Mayor Marion Barry said yesterday he will support some changes in the city's cable television contract to help the cash-poor District Cablevision Inc. (DCI) build a cable system, but warned that local investors may lose control of the franchise.

District Cablevision disclosed last week that it cannot obtain the necessary financing to live up to the terms of a cable TV franchise agreement that it signed with the city less than four months ago. Company officials asked the city for permission to scale down the system, increase the base rates charged customers and postpone payments owed to the city -- concessions that would be worth $32 million.

"We will make some changes if it means cable is coming," Barry said during his monthly news conference. "Nobody wants to start over with another company and, on the other hand, nobody wants to just say to District Cablevision that because you have these difficulties we are going to do everything you ask us to do."

Barry added that District Cablevision's search for equity investors may bring outsiders into a dominant position in the company.

Denver-based Tele-Communications Inc., the nation's largest owner and operator of cable television systems and a limited partner in the District venture, offered last week to invest at least $30 million to bail out District Cablevision.

"It may come to a situation where DCI will not get the money unless it gives up a significant amount of local control," the mayor said.

On another matter, Barry said he intends to stay out of a dispute between the federal government and the Community for Creative Non-Violence over the fate of a shelter for the homeless at 425 Second St. NW that the federal government is seeking to close.

The White House agreed last year to build a "model" shelter, after CCNV leader Mitch Snyder went on a 51-day hunger strike.

Last week, federal officials announced plans to close the shelter July 10 after failing to reach agreement with Snyder over the scope of the remodeling of the shelter, which is in a federally owned building. U.S. officials said they would give the District government at least $2.7 million to help house the displaced homeless.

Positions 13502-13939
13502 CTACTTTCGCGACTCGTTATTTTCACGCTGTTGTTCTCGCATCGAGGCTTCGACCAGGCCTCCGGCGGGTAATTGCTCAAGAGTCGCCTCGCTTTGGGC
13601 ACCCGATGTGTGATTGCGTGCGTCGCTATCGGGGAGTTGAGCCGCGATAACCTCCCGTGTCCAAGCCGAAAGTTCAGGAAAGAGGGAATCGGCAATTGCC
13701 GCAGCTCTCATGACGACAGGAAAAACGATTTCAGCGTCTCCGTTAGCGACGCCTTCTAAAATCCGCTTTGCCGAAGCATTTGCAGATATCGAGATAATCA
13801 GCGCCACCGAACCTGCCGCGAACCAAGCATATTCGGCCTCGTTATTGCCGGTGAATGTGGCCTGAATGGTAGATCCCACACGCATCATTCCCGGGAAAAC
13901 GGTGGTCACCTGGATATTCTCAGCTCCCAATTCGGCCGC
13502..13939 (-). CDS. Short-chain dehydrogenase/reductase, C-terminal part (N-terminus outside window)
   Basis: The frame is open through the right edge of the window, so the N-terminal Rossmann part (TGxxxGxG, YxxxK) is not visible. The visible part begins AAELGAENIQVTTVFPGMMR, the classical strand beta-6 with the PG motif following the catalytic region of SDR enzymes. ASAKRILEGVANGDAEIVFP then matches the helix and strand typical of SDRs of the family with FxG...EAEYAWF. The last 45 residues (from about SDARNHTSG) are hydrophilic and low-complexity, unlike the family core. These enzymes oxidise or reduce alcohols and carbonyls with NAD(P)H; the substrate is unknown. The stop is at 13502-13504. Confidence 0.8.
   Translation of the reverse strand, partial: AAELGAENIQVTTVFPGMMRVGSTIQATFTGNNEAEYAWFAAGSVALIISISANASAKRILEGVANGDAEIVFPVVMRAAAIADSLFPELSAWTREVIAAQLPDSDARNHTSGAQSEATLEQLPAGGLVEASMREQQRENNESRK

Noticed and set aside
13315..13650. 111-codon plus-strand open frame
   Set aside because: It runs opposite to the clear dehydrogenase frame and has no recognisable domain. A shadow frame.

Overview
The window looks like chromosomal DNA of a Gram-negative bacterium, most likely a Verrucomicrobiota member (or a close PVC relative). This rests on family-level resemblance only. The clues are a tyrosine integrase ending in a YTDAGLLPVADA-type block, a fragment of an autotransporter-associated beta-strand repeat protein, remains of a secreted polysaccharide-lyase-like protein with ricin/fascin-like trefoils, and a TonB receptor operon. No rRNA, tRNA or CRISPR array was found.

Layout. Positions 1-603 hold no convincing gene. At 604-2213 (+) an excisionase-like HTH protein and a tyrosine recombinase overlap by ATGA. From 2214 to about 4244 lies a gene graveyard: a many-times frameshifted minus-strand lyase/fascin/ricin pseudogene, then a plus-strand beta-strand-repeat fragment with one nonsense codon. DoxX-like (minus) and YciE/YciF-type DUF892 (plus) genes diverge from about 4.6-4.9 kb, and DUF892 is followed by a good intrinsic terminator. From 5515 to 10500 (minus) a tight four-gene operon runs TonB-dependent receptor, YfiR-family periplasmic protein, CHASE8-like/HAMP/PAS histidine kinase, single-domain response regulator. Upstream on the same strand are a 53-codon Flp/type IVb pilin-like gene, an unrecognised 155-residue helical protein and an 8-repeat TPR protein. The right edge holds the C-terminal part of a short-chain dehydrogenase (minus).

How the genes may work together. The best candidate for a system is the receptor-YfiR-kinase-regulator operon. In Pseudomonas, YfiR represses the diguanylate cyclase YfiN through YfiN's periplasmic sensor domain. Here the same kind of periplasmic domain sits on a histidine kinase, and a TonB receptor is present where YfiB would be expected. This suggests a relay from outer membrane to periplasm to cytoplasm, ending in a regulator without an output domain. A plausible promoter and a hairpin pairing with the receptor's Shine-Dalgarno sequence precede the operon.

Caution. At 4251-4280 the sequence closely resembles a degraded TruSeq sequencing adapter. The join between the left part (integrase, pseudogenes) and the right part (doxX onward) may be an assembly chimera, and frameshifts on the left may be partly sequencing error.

Barry said yesterday that the city is "sympathetic to Mr. Snyder's group" and would do what it could to find alternative shelter for the homeless. However, he said, the District is "not going to spend one nickel to renovate the shelter."

In response to a question about reports that Robert Green, the University of the District of Columbia president, had spent over $80,000 in catering costs at his university-owned residence, Barry said that presidents of many universities "are underpaid, generally speaking," and deserve special perquisites beyond their salaries.

City Council member Carol Schwartz (R-At Large) described the expenditures as "appalling" and called for a council Education Committee hearing on the matter.

In discussing the mounting problems with the District's cable television franchise, Barry said that he will send the City Council a letter today or tomorrow proposing modifications in the franchise agreement.

Richard Maulsby, director of the D.C. Office of Cable Television, met Tuesday with Robert L. Johnson, president of District Cablevision, in an attempt to reach agreement on the necessary changes, according to Barry.

The mayor also said he has met with City Council member Betty Ann Kane (D-At Large), head of the Public Services and Cable Television Committee, to iron out differences.

"I think when we send our recommendations over you'll find that she and I are 99.5 percent together on what concessions we have to make," Barry said. "We want cable now."

Barry affirmed his support for a system of "universal wiring" that would assure that cable television is available to every District resident. However, he would not rule out the possibility of a cable blackout in some sections of the city where it would be too costly to install.

However, Kane said yesterday that she would not go along with a proposal to reduce the availability of cable service. "Their request not to wire the entire city is just bottom-line unacceptable," Kane said. "That's against the law governing the franchise agreement . The law has already required that the entire city be wired."

Kane also said that the contract modifications sought by District Cablevision and the investment offered by TCI may not be enough to finance construction of a cable system here.

"We are going to need some guarantees that there really is $30 million and there really are some deep pockets," Kane said.

City officials hope to resolve the problem before the City Council begins its summer recess next month. The council must approve any changes in the franchise contract.